The goal

            In 2009 my wife and I were living in her home state of Hawaii. She had completed graduate school and I discharged out of the Navy. We were both working as teachers at a small private school near Waikiki. It was a wonderful life. I bicycled to school, taught PE and science, and loved it. I was in great shape and my wife was settling in nicely with her classes and curriculum.

            Then the bottom fell out of the market, banks stopped lending, and 1 million teachers in our country were laid off. I was one of those teachers.

            Fast forward three years, a move to my home state of Texas, and multiple jobs. I was running a restaurant in the Dallas area and we were struggling financially. All the money that we’d saved while we were newlyweds was gone. We had a 1 year old at home and money was tight. As I was running the restaurant, I noticed this group of young men that came in, always drank, and had tons of money. As I got to know them, I learned that they were oil field guys who had gone to the rigs when they graduated high school. As the years rolled by they moved up the ladder and were making amazing amounts of money. I was frustrated with my place in life and wanted more.

            As the weeks rolled by our conversations got longer and they saw me hustle. One day I overheard one of the guys directing some trucks on his phone. I told him that I could be a good truck driver for him. He paused, looked me up and down, and said, “Ok. Be at the yard tomorrow morning at 5 a.m. I’ll start you at $15/hour and we’ll go from there.” I told the owner of the restaurant what just happened. Miraculously, he understood and wished me good luck.

            I did good work for Tucker and moved up quickly. This is how I am going to pay off my house in two years.

            Upon receiving my first paycheck in the oil field, I was shocked. I’d never made this much money in two weeks. I did the math. I’d have to work 34 days as a teacher to make what I made in 14 days in the oil field. My wife and I were ecstatic. We were still living like she was teaching and I was running a restaurant. So we started stockpiling money.

            In my beginning days of the oil field we were renting a house, and I hated that. I got no tax advantages and I didn’t want to give a landlord my money. So after a few months in the oil field, I called the landlord and asked if we could buy the house. Contrary to what I thought was going to happen, she agreed. She’d collected two years worth of rent from us and was happy with her financial gain on the house. The house cost $80,000. I was making $1,200/week driving the truck. (That’s what I took home).

            We bought the house and our monthly payment with taxes was lower than the rent we paid. I looked at my wife and said, “We’ve got to knock out our car payments and then attack this house. I’ll go deeper in to the oil field and make more money. But we can wake up in two years and be debt free!” My wonderful wife agreed and I set out on a financial journey that I enjoyed. Instead of counting money and hoping we had enough, I was stockpiling!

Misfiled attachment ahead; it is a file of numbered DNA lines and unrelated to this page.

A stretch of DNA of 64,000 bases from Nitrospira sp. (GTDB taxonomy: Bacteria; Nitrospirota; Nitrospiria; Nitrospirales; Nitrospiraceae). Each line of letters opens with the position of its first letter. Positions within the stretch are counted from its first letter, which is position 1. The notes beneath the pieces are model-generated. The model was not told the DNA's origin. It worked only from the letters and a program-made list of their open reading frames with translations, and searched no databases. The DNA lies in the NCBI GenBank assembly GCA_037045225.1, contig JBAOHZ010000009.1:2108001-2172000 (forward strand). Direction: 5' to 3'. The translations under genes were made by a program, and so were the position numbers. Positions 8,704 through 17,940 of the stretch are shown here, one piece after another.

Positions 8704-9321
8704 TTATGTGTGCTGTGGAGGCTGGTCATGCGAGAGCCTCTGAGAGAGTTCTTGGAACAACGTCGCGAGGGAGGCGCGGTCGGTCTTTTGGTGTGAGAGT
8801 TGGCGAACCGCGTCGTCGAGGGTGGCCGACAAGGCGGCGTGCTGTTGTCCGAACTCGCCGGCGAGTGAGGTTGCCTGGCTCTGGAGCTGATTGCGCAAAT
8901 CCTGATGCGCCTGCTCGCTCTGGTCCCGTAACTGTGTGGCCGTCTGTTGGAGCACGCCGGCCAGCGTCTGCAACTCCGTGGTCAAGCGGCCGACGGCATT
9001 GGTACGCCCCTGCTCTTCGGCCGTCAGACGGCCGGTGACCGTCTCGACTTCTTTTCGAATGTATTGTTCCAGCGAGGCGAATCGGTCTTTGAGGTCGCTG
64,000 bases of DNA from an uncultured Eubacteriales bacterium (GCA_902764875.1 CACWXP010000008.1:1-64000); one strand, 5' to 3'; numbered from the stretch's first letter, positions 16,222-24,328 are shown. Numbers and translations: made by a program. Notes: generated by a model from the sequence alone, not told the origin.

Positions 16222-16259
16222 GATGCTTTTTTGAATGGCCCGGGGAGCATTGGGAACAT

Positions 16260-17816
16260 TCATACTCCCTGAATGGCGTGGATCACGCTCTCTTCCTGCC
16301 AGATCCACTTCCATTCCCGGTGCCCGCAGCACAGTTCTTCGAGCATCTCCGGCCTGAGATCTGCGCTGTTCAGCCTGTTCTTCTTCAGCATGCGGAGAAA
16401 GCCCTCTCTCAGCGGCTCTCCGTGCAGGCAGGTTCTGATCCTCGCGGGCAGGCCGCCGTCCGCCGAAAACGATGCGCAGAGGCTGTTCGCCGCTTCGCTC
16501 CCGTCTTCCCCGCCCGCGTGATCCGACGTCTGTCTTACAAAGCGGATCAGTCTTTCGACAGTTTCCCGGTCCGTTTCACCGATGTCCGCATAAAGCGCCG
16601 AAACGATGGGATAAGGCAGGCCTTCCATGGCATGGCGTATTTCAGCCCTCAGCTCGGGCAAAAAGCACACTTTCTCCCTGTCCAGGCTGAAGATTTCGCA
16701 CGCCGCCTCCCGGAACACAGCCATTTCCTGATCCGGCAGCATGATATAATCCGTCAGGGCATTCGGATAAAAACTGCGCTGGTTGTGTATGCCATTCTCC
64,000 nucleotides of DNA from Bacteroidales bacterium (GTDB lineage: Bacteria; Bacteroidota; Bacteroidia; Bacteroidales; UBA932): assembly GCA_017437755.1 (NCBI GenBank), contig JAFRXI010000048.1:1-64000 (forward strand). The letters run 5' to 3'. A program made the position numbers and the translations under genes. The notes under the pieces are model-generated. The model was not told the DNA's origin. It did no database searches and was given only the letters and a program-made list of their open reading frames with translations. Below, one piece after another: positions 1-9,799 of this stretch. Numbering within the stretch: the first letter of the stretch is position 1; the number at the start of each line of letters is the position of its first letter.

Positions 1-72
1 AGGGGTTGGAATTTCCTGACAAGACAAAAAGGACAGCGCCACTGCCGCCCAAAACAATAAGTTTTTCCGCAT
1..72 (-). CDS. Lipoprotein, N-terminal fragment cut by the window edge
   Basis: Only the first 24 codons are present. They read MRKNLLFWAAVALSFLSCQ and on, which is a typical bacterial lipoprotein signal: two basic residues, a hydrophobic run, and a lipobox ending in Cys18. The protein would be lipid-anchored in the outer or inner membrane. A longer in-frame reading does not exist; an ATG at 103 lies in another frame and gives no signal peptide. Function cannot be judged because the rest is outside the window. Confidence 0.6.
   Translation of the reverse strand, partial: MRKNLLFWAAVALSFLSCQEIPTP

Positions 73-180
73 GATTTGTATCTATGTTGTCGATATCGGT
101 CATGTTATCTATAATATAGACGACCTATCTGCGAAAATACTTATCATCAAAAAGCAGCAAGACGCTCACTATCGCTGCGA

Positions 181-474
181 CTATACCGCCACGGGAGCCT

My first step was to pay off the car, which we only owed $3,700 on. I bore down and knocked it out in two months. Here’s the numbers

Wife monthly pay: $2,500 (she teaches at a small private school)

My monthly pay: $4,800.

Total: $7,300

Total household expenses: $2,000.

Leftover after expenses: $5,300.

            So I stopped paying the normal payment and attacked that thing. The banker was amazed, which made me happy. Now I was going to be keeping my money, and not giving it to him.

            Along the way I got a job on the rig sites, so I left the truck. My pay increased significantly. I was now pulling down $1,800/week take home. Plus we had 401k/health insurance/company truck. Due to the company truck, my personal expenses dropped.

            We kept living as if our finances had not changed from our old lives. I saved up $10,000 into an emergency fund and God blessed us with another child.

            Once the emergency fund was in place, I started knocking out my mortgage all the while keeping our spending accounts healthy.

            Here’s my two year plan:

Wife’s monthly income: $2,500

My monthly income: $7,200

Total: $9,700

Mortgage payment: $721 (15 year mortgage)

Mortgage balance $69,000

            My wife and I can keep our monthly living costs around $2,000 or a little bit higher. This leaves me with $7,700 in discretionary income. If you take the amount of months in two years, 24 months, and divide it into $69,000 you get: $69,000/24 = $2,875. For all of you out there that pay a mortgage, you know that interest is involved. I looked up a loan payment calculator from bankrate and calculated that if I pay $3,100 per month for 24 months, I will own my home debt free.

            I know that this way of life isn’t for everyone. You have to take the mentality that you are re-building your lives. You only walk into a restaurant if you work there. Expensive coffee shops aren’t even on your radar. You pack your lunch and waste nothing.

            But if you can get your personal finances in order, pay down debts and position yourself, becoming debt free is an enormous amount of fun. I cannot wait until June 2016 when I burn my last mortgage statement.